another wonderful cake from Chris - had to bloody share it.

Thursday, 16 August 2012

Black Tern

Draycote Water this morning in a brief visit with Bob had juvenile Black and 2 Common Tern with 120 Swift over the north shore between grays barn and biggen bay amongst hundreds of House Martins. Also noted were 2 Common Sandpiper, female Goldeneye, calling Dunlin which we failed to see and a Raven flying north.

Wednesday, 15 August 2012

Ribblehead viaduct

As viaducts go the Ribblehead is not very long but its 400m length and 32m above the valley floor at its highest point against the majestic background of Ingleborough the second highest mountain in the Yorkshire dales makes it an impressive location to watch steam locomotives going over. It is made up of twenty-four arches of 14m span with the north end of the viaduct 4m higher in elevation than the south end.
We had traveled up to see Class K4 61994 The Great Marquess hauling the Lancaster to Carlisle (THE FELLSMAN) train and were not disappointed.

Tuesday, 14 August 2012


Willow Warbler in next doors garden while clearing down my trap and a Raven went over early afternoon.
 Acleris forsskaleana

Apple Leaf Miner

Oegoconia sp

Batia unitella

Straw Underwing

Iron Prominent

Monday, 13 August 2012

A trickle

A few migrants coming in at last with a late afternoon visit to the pond producing juvenile Black Tern, 1st summer Little Gull, Shelduck, Ringed Plover and 2 Common Sandpiper plus Shoveler, Pochard, Goldeneye and Teal. A single Swift was over the garden late evening

Sunday, 12 August 2012

A mixed weekend

Friday night I scoped the “shed” as she went over on her 22:02 pass then continued lamping around Cock Robin Plantation and Wood managing an impressive 22 Mother of Pearl, 6 Riband Wave, 2 Scalloped Oak, 4 Willow Beauty, 3 Common White Wave, Yellow-tail, Dark Arches and Fan-foot. Juvenile Tawny Owl was tracked down to an Oak tree before watching the second “shed” pass of the evening an hour and 37 minutes after the first.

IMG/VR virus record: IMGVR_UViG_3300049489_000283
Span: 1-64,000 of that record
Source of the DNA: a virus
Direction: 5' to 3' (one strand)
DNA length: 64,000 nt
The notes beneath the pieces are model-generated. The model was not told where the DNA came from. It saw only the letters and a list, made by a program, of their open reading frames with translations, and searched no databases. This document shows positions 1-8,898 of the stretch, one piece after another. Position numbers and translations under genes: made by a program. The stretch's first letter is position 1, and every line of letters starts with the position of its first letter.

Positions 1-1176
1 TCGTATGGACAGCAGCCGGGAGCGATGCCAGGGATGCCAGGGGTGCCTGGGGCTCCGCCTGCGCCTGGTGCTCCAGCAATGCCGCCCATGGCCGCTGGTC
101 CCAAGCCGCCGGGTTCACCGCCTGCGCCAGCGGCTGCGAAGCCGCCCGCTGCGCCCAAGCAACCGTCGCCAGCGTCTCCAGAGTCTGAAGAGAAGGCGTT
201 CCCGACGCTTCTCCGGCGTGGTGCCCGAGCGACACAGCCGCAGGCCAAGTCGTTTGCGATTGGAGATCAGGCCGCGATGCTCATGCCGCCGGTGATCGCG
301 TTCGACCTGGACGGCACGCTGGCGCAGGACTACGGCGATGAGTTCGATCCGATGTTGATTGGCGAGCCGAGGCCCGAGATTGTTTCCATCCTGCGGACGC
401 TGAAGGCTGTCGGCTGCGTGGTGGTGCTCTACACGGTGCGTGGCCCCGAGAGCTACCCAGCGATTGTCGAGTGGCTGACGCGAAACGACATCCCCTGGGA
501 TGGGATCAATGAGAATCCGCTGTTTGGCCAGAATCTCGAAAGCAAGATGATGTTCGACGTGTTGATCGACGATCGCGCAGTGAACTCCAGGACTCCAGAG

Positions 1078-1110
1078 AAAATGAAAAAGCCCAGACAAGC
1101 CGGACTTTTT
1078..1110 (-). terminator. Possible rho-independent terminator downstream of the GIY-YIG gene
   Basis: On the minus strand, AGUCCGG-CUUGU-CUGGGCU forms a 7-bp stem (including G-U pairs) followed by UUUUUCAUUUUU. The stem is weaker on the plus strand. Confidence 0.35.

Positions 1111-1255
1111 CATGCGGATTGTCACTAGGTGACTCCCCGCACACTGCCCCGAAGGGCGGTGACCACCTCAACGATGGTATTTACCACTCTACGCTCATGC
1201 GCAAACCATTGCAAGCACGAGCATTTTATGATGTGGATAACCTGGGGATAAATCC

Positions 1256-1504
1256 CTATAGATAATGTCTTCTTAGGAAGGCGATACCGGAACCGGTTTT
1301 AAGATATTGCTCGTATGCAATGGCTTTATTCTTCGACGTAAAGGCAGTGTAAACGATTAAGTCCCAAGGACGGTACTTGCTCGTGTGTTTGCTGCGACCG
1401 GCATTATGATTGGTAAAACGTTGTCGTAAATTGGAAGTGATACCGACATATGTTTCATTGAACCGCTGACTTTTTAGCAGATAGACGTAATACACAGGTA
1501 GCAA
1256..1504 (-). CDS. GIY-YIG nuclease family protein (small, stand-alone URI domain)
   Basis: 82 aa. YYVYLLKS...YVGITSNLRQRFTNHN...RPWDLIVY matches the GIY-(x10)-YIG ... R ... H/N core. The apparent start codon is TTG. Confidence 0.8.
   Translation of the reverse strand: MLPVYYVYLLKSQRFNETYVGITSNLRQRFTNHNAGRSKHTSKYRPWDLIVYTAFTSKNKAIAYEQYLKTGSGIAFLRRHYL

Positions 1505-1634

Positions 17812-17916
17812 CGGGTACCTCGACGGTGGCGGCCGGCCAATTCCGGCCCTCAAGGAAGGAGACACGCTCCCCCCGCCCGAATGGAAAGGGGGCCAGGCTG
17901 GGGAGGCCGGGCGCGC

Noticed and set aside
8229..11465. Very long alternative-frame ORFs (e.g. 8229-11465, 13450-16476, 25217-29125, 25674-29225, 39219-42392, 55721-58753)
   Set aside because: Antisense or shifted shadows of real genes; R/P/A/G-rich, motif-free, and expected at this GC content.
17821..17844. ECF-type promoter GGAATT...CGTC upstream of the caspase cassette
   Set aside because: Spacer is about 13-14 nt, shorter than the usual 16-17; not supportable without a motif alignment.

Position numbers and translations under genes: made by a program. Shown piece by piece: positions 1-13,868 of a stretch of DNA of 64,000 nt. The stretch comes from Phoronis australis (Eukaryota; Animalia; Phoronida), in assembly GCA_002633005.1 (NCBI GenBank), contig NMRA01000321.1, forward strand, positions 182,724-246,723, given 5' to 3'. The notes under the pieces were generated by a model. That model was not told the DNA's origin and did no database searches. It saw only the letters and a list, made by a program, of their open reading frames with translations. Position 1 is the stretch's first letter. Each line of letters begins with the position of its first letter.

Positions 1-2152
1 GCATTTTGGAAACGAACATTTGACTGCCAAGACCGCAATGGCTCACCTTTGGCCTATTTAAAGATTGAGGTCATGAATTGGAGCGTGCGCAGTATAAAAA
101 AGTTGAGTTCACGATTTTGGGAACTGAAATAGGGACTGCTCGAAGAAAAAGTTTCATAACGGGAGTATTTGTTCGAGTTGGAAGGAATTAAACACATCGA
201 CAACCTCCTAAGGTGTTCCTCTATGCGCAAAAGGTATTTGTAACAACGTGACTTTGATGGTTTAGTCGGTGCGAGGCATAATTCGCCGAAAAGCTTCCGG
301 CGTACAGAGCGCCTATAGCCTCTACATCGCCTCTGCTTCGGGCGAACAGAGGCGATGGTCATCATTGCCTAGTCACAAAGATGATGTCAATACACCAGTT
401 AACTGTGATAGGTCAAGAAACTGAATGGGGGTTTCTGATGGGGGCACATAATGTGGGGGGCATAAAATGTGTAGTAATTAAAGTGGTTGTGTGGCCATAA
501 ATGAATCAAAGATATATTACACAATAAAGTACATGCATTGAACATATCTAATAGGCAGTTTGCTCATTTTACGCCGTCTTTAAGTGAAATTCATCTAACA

By the time I got home my own traps were cooking on gas with plenty in there but by the time I awoke most of the goodies had drifted off. Rest of morning spent mixing with the Olympic crowd – luckily they were going to Hadleigh Farm for the mountain bike racing while I was twitching dragonflies at the Wat Tyler Country Park. In the park the Southern Migrant Hawker showed well as did the Scarce Emerald Damselfly but they did not give photo opportunities to us small guys so left it to the big lens boys to enjoy. Also present were Emperor Dragonfly, Southern, Migrant and Brown Hawker and added Small Red-eyed Damselflies to my year list bringing me up to 24 species for the year.
JJ managed to re-sex the RCP for me – eclipsed male and had a Buzzard perched with a large recently caught Snake still alive (just)
eclipsed male Red-crested Pochard
Sunday was waste of time on the birding front with very little about. Duck species have increased at the pond with Shoveler, Gadwall, Teal, Pochard and Goldeneye joining the normal fare with 10 Swift still feeding above the north shore while 2 Common Sandpiper also noted.

Coming home I was well and truly stitched up by persons unknown with my garden covered in balloons, bunting and birthday banners, even the bird feeders and moth trap were decked out.


Despite loud music, sweet tooth, nakedness, slavery, cancer, lack of sleep, sexual depravity, moonshine, brawling, drug abuse, imprisonment, buggery, boredom, drunkenness, false teeth, road rage, dodgy friends, weired hobbies, other wives husbands and even dodgier family I’ve reached the ripe old age of sixty. Many thanks for all my cards and presents – if you forgot – SOD OFF

Friday, 10 August 2012

Space Shed and weekend meteor shower

The weather may give opportunities to see the International Space Station now she is orbiting at a decent hour. Jupiter is well worth a look early morning and keep an eye out this weekend for this year’s Perseid meteor shower which promises two significant advantages. First, it occurs when the Moon is at a waning crescent phase, which means bright moonlight won’t diminish the number of visible meteors. And second, the shower peaks on a Saturday night, August 11/12, so most people can afford to sleep in or at least relax the following day. Enjoy

Bridge butterflies and RCP still

The Bridge Nursery, Napton had a lone Swift heading south and 5 Buzzards while we looked for insects around the garden. Ten species of butterfly were seen with 4 Peacocks, Small Copper, Comma and Marbled White among the commoner species while dragonflies included 3 Brown Hawker and 2 Emperor Dragonfly. Tried to improve on my Shaded Broad-bar photos but the 4 we found were not playing ball.